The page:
Airlines are treating the bicoastal set to something new: a few hours’ sleep. Carriers have been rolling out new lie-flat business-class seats on their transcontinental narrow-body jets to woo passengers flying between the east and west coasts. Here’s a comparison of the latest offerings.
Where you'll find it: New Airbus A321’s on JFK–LAX and JFK–SFO.
The seats: Air-filled cushions and ample space (more than 22 inches wide and six feet eight inches long when fully reclined) make for a restful ride. Most of the cabin is a 2-2 configuration; four larger single “suites” have privacy doors.
The experience: The menu—small plates by New York’s Saxon & Parole—is one of the best and most creative we’ve tasted in-flight. His-and-hers amenity kits are curated by Birchbox. Movie selections could be better (only eight looping options, rather than on-demand).
Bottom line: Brimming with personality (and priced below its competition), Mint is the un-business business class. But JetBlue’s limited loyalty program and lack of airport lounges make it less enticing for road warriors.
American Airlines Business Class
Where you'll find it: Airbus A321T’s on JFK–LAX, JFK–SFO, and MIA–LAX.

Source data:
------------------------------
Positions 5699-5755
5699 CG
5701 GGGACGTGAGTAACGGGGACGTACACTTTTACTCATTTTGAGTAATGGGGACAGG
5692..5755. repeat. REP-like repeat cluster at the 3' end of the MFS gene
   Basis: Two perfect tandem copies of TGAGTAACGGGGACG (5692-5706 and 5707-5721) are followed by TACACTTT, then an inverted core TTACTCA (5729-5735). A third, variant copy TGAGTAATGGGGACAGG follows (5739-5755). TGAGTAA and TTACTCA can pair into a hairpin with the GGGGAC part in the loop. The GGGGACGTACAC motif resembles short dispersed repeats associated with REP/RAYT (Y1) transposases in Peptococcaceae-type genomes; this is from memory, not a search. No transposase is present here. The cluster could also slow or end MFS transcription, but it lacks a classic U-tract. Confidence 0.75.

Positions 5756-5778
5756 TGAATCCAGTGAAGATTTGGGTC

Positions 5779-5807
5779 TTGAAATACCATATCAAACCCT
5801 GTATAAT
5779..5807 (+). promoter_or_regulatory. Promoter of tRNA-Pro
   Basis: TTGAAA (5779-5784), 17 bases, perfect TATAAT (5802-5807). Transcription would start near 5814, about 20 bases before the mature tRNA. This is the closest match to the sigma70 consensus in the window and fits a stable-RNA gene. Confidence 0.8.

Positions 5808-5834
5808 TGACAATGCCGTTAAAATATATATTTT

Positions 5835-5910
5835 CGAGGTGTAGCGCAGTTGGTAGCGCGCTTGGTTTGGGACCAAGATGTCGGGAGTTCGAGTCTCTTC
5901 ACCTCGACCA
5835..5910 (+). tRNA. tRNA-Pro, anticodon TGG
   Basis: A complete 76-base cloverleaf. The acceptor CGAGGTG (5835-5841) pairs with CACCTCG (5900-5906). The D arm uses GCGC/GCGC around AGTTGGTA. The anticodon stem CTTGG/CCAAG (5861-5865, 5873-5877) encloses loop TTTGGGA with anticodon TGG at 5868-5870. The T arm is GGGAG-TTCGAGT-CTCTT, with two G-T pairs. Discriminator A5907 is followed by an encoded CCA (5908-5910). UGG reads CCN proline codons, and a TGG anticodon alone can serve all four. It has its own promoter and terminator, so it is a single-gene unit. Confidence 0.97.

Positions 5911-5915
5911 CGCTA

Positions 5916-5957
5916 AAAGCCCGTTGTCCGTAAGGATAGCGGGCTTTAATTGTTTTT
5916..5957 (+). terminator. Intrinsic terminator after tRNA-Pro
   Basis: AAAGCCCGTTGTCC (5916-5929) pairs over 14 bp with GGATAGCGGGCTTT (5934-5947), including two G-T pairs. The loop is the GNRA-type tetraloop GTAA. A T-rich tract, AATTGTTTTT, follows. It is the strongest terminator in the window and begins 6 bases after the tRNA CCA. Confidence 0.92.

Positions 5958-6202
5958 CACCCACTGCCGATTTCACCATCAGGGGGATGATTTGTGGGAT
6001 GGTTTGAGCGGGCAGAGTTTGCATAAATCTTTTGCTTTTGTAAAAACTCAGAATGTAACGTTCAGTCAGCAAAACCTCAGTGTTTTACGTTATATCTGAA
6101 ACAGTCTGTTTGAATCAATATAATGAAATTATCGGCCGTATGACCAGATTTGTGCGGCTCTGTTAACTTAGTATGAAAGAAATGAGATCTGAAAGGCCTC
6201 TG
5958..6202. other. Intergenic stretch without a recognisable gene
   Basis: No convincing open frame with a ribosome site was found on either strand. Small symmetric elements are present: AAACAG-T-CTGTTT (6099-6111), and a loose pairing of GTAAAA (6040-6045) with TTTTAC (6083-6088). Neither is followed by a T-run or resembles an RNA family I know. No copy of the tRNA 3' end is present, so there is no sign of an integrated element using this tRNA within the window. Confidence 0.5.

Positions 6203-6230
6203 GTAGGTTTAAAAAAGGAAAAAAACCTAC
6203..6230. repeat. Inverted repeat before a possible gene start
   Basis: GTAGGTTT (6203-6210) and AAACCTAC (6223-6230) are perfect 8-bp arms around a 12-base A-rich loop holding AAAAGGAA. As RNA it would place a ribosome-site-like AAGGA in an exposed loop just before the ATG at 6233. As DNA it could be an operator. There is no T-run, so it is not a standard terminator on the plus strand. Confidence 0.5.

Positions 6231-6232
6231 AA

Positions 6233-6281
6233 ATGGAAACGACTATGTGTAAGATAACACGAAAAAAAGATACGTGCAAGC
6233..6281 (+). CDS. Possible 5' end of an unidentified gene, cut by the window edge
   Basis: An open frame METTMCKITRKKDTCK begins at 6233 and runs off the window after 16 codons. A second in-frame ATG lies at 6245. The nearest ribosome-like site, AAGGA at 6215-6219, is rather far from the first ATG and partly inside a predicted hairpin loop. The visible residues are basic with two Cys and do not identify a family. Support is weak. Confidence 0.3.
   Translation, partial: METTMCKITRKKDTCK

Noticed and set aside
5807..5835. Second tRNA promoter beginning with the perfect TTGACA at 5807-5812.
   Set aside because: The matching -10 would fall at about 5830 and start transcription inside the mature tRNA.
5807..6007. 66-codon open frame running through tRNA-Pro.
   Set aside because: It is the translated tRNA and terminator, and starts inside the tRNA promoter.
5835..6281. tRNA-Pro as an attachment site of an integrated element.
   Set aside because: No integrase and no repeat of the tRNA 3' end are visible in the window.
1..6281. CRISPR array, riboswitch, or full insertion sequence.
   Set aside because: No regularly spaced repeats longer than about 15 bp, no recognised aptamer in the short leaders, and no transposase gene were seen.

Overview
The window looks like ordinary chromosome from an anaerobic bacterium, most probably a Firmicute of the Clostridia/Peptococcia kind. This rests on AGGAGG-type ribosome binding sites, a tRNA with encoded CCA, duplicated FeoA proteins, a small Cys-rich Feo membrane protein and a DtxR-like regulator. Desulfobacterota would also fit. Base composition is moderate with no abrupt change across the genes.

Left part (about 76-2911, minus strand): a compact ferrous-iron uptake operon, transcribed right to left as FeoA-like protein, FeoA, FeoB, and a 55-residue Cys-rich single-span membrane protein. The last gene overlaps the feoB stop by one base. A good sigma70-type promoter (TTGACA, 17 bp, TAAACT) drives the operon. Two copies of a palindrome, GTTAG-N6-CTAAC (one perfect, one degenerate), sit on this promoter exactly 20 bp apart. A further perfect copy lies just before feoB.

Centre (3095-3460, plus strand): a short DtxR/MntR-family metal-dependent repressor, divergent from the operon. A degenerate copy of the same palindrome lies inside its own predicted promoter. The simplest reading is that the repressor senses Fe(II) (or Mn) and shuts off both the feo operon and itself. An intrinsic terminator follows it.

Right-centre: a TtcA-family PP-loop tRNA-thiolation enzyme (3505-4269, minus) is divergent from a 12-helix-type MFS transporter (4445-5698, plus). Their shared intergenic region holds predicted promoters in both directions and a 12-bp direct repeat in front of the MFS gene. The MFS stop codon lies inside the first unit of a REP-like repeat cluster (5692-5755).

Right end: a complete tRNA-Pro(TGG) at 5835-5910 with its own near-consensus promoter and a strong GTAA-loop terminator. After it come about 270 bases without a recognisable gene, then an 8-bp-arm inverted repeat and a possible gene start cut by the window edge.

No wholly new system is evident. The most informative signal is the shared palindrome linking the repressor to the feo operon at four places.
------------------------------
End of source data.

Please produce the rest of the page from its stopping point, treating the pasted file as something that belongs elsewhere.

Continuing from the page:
The seats: The 2-2 configuration may come as a letdown after passing through first class, which has two seats per row—meaning everyone has aisle access. But the business-class lie-flat seats are comfortable, if slightly narrower than we like (21 inches with the armrest down).
The experience: While the food and wine are standard AA premium-class fare (beef filet with mushroom sauce; classic lasagna), the ability to reserve your entrée in advance is a bonus. Bose headphones come with every seat.
Bottom line: AA’s commitment to three-class service is great for Million Milers and celebs, but it means that fliers in business are literally second-class citizens, with first class getting even more VIP perks (special check-in area; an onboard espresso machine). That said, the fresh-baked cookies and ice cream sundaes in business should help mollify any grumblers.
Where you'll find it: Boeing 757-200’s on NYC–LAX, NYC–SFO, and NYC–SEA.
The seats: Delta already has lie-flat seats on its wide-body transcon 767’s; now the narrow-body 757’s have them. There’s plenty of space in the 2-2 configuration: seats are slightly wider than on American and rows are staggered for a touch more privacy.
The experience: Each BusinessElite passenger gets a Tumi amenity bag with Malin & Goetz products. Italian-inspired dishes from chef Michael Chiarello are paired with wines selected by Master Sommelier Andrea Robinson.
Bottom line: Delta’s business class is about what you’d expect, but the thoughtful little touches (Westin Heavenly bedding; full-size stem glasses; mood lighting; streaming movies and TV shows via Gogo) give it a slight edge over its legacycarrier competition.
*Round-trip business-class fare NYC–LAX, departing Monday, 11/9, returning Thursday, 11/13.
Peter J. Frank is T+L’s director of editorial product development.